No he is not. I was not aware of this certification at the start. To be fair he has done a fab job on the bathrooms themselves.

>Did he measure the flow rate and working pressure before recommending the Megaflo?
No he did not. I was very annoyed when I realised this, but then decided we are where we are and we just need to fix it.

>You should have 20 l/min at 1.5 bar working pressure as an absolute minimum - and more if you plan on running multiple showers.
I isolated the accumulator tanks, ran the cold for a while then let it settle, then ran the kitchen cold tap for 30 seconds - 5.5 litres (so 11L/min). My shower valve is in the loft and is showing 2.4 bar with nothing running. Neither the flow rate or the pressure change when I engage the accumulator tanks and repeat the exercise. I am unsure why I need the flow rate you are suggesting if I have accumulator tanks - I thought that was their purpose? Note the pressure drops to 0.7 the INSTANT I turn on the shower.

>What is your static pressure?
I think that's the 2.4 bar I already mentioned.

>And what is the pre-charge on your grundfos tanks?
1.5 bar

>An accumulator tank will only hold ~50% of it's capacity, the rest will be full of air. Without pumps, it relies on your incoming supply pressure to build up the charge in the tank, which it then releases when required (ie. showers running).
Yes I thought that was how they worked, but I am seeing a pressure drop as soon as I turn on the shower as if the tanks were not doing their job.
 
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Some background info.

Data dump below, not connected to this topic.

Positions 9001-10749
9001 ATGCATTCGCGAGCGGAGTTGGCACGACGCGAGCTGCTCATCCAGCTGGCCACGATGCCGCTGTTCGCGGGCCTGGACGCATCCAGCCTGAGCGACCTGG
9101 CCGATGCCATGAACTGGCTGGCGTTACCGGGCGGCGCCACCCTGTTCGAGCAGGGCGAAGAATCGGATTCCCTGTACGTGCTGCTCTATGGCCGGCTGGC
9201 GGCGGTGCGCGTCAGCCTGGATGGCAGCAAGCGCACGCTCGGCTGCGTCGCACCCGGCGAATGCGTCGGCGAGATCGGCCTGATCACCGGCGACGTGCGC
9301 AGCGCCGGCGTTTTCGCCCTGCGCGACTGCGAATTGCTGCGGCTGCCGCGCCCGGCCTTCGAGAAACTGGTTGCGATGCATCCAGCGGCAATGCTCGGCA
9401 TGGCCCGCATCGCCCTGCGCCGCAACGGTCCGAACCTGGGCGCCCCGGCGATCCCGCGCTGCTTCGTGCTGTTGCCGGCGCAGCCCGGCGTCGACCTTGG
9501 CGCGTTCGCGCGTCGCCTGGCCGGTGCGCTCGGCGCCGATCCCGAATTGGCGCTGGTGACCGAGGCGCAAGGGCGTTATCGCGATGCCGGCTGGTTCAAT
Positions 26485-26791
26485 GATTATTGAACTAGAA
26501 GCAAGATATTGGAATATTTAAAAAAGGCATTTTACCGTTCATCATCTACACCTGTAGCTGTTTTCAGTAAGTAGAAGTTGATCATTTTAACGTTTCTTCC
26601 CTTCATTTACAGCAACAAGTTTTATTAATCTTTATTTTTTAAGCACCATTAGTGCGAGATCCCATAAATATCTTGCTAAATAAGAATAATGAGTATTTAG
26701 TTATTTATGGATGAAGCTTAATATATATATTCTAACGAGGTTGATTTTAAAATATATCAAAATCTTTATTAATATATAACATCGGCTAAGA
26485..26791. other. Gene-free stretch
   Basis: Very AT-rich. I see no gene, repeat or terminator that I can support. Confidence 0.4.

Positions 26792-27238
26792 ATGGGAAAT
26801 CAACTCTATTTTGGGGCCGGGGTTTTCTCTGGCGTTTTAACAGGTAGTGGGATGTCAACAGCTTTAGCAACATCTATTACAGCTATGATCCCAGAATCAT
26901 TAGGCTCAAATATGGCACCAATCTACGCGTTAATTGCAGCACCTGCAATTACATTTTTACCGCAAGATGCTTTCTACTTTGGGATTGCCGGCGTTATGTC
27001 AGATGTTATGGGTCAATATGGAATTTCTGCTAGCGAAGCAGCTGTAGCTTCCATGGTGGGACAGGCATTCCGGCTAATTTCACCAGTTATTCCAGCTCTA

Our two showers are a Mira Mode dual and a SmarTap triple outlet (although we get the issues with just the rain shower switched on both). We have a MegaFlo tank. The house was built in 1992 and I think we have a water meter. We have a Kinetico Premier Compact Water Softener.

We had our garage converted into a kitchen, so the mains water comes into the front of the house, goes to the back of the house where the kitchen used to be, then comes back to the front of the house under the sink. Then it goes to the water softener and it may even go back to the old kitchen but I don't think so. Then it goes to the first floor airing cupboard, and up into the loft where the valves for the showers are.

I can see we would have a mains flow rate issue, but I would have thought we could even turn the mains off and have a shower from the accumulator tanks or am I misunderstanding (I'm no plumber)?
 
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Correct - the context of asking the mains flow was whether an unvented was suited. If it is too low, then an accumulator will supplement the mains flow. The pressure, however, needs to be sufficient to charge the accumulator tank (which yours is - albeit on the low side).

At 2.4 bar mains and 1.5 pre-charge, you will get only 26% capacity. I.e. On a 120L tank, you will get 31 litres of water. Ideally, an accumulator pre-charge should be 1.5 bar below mains. Initially, accumulator will discharge will be greater and then it will drop off until the discharge pressure matches the mains dynamic pressure. Once the accumulator has discharged fully, you'll have just mains flow rate again.

If you are getting such a huge pressure loss even with the accumulator, then it points to a piping issue between the accumulator and the shower. Do you know what size pipes were used and whether there are any obvious restrictions? Is the water softener installed before or after the accumulator (to rule out pressure loss across it). Do you have a bath tap you could try (to rule out the pressure loss across the shower valve)?
 
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Thanks. The softener is under the sink so right at the start of the system. I have two 130L tanks (thought they were 120L).

The pipes to the accumulator and all round the megaflo are 22mm copper also up to the tanks in the loft, but the shower piping is in the loft so its lagged but the bits I can see look to be ~16mm plastic. We don't have a bath any more, but opening the washbasin tap it gushes out and the pressure at the shower drops from 2.4 to 2.0.